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The Proteomics of Aging: Three Organizations Team up to Develop Lifespan-Extending Compounds

NEW YORK, Dec. 4—Eukarion said Tuesday that it had launched a collaboration with  Proteome Systems and the Buck Institute for Age Research to study  the proteomics of aging. The research will focus on mitochondrial oxidative stress and the role of mitochondrial dysfunction in aging.

 

Under the agreement, Eukarion will provide compounds that augment natural antioxidant pathways. Buck Institute researchers, led by Simon Melov, will study these drug candidates in mice. Sydney, Australia-based Proteome Systems will analyze the resulting tissue samples, create arrays, organize the data, and generate databases or other tools to characterize protein changes.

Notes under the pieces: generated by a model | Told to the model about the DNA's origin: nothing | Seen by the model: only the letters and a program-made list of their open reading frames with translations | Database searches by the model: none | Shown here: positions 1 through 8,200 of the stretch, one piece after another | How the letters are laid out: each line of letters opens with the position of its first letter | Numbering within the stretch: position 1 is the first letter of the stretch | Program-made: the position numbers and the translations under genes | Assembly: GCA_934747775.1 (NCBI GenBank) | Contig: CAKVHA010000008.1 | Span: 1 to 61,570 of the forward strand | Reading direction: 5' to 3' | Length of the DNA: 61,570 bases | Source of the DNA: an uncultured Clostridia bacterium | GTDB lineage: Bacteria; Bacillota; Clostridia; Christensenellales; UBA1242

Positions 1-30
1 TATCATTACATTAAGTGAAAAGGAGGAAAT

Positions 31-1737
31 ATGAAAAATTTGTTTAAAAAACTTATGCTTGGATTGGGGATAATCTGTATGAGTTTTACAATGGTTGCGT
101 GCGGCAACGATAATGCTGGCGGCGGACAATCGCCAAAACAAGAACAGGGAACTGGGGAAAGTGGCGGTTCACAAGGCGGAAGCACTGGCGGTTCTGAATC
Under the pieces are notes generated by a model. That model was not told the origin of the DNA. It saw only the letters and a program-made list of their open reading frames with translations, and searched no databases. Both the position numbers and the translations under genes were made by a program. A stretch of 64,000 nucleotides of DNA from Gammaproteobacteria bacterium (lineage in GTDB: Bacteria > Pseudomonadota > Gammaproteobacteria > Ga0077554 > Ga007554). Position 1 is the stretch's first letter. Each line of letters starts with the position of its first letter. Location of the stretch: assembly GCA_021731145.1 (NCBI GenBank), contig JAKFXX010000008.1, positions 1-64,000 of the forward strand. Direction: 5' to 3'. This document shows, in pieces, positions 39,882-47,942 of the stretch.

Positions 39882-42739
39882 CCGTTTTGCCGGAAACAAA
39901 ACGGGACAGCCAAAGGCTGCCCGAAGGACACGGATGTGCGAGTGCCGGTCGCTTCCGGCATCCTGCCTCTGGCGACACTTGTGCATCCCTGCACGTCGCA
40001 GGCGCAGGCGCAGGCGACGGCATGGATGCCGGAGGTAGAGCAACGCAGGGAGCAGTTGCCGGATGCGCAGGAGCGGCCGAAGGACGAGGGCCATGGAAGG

Potential revenues from any compounds developed through the partnership will be shared. Further financial terms were not disclosed.

 

"We know our molecules lead to extension of lifespan in C. elegans and mice," said Janet Smart, the vice president for corporate development at Eukarion. "We want to explore those changes further. We're looking for potential targets, proteins that turn out to be important in aging."

 

Bedford, Mass.-based Eukarion is a privately held drug development company focused on research into novel synthetic catalytic scavengers designed to inactivate oxygen radicals and other reactive oxygen species. The company develops therapeutics for age-related dermatological and neurodegenerative diseases. It recently inked an agreement with the Swiss biotech company Modex Therapeutics, which is developing a Eukarion compound for the prevention and treatment of radiation-induced skin damage.

 

The Buck Institute is a nonprofit, independently funded research organization based in Novato, Calif., focused on the biology of aging and age-related diseases. It has previously conducted studies with Eukarion compounds, publishing results showing anti-aging efficacy in nematodes and knockout mice.

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